Sunday, July 26, 2009
What I've been Reading
In Pursuit of Elegance by Matthew E. May has been quite a find for me. If you're interested in the science/art dynamic, aesthetics, and symmetry this is a book I highly recommend.
The narrative style of May features a dose of classical philosophy and enough Americana references to make the reading experience most pleasant. If you liked the HBO series the Sopranos and are a fan of aesthetics, get to the nearest bookstore and check May's book out. You'll get into it after the first few pages. It's the kind of book that begs for constant attention, hence you'll be done reading it in a very short time.
A bit says: [Elegance] is about finding the `aha' solution to a problem with the greatest parsimony of effort and expense. Creativity plays a part. Simplicity plays a part. Intelligence plays a part. Add in subtlety, economy, and quality, and you get elegance...Elegant solutions relieve creative tension by solving the problem in finito as it's been defined, in a way that avoids creating other problems that then need to be solved. Elegant solutions render only new possibilities to chase and exploit. Finally, elegant solutions aren't obvious, except, of course, in retrospect."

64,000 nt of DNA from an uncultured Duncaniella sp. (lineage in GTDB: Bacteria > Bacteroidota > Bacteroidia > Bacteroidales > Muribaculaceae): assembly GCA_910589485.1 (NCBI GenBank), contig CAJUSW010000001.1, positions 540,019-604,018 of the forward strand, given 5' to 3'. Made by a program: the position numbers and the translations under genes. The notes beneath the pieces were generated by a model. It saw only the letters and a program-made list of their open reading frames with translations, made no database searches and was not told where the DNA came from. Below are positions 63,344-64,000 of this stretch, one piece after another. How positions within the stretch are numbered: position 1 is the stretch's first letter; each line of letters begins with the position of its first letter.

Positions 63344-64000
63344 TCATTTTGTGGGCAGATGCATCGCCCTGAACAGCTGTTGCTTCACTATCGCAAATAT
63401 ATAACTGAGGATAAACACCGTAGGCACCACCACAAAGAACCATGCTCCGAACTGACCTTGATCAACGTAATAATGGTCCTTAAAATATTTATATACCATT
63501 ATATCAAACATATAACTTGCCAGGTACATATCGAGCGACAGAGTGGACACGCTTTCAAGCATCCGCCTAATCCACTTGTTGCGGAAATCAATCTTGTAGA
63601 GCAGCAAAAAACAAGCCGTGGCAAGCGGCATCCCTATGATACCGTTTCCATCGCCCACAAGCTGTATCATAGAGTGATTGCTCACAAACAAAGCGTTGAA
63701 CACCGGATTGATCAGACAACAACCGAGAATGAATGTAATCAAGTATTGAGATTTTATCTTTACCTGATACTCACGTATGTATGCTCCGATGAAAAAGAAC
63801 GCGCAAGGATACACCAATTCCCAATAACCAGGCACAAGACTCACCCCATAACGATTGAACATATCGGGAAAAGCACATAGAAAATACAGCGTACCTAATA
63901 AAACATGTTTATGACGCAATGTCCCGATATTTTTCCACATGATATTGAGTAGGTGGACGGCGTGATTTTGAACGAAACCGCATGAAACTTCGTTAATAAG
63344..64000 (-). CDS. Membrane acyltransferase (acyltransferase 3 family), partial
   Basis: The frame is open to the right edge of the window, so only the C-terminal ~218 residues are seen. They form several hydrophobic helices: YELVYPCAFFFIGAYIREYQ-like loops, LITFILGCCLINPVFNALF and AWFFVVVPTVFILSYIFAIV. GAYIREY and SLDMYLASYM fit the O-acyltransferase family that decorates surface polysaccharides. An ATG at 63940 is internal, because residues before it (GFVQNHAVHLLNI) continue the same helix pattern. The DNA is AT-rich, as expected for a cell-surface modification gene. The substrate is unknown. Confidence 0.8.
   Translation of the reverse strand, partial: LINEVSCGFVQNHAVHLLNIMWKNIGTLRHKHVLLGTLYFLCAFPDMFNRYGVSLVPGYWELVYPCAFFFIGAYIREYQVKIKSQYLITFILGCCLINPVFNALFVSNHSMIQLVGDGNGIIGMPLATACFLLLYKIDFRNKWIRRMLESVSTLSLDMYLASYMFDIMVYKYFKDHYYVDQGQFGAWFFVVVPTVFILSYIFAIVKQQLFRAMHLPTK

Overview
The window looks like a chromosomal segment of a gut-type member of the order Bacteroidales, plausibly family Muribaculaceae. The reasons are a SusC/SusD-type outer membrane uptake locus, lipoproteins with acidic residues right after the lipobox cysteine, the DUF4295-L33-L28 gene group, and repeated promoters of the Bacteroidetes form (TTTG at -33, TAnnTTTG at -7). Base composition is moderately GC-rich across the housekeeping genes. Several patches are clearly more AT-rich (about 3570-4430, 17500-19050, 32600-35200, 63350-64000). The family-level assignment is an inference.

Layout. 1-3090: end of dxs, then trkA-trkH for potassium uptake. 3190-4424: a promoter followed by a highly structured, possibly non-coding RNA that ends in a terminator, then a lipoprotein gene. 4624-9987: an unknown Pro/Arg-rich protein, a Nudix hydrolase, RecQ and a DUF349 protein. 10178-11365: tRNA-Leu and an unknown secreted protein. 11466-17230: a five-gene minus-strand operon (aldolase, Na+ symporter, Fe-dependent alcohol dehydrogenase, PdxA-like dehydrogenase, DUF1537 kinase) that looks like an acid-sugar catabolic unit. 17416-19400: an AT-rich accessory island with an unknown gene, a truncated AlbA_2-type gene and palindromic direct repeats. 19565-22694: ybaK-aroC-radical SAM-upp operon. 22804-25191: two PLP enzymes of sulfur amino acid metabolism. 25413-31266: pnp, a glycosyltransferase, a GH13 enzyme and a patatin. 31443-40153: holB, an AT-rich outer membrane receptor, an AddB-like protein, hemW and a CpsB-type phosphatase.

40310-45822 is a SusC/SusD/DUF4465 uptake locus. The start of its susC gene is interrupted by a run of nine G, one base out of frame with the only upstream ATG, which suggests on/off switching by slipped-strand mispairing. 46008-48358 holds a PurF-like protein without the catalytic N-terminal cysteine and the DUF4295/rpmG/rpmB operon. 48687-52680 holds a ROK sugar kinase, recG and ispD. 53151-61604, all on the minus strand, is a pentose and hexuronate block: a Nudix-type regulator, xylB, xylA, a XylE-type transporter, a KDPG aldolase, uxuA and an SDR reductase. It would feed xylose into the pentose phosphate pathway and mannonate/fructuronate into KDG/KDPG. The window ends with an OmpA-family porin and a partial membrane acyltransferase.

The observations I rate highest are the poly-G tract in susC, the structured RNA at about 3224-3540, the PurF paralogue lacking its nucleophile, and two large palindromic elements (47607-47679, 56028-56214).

Grown up Digital has proven to be one of the most enlightening books of the year for me. Don Tapscott zeros in on how the new generation processes information and how conventional ideas regarding intelligence and skill sets have shifted. Tapscott explores different ways businesses can learn to apply young talent to the work place and how young people relate to new information and knowledge.
If you're a neophile, you will feel like you have found a functional home in Tapscott's book. Do read this.
Appetite for Self-Destruction by Steve Knopper will especially speak to neophiles with a strong flare for music and the music industry. The chapters about Steve Jobs' road to the 'invention' of the iPod are most exciting. Jobs, the man and the Jobs, the innovator are layered quite interestingly here.
This book explores the major shift that occurred in the music industry once music became digital. One of the albums Knopper mentions with loyal regularity is Michael Jackson's Thriller and why its success is unlikely to get replicated. When in the 80's, do as the 80's folks did.... In the digital age, users shop for tracks not albums, necessarily.
The digitization of music first and foremost means that a behavioral change has happened in the consumer. S/he can choose what to add to the library and what eventually makes it into the check-out basket. Granted, a lot of behavioral changes have had to happen in the merchandizers as well. Well, if they want to stay in the business, at least. Don't try to replicate Thriller, says Knopper, see if you can come up with a business model that can adapt to the new culture of music consumption.
Very good read, as well.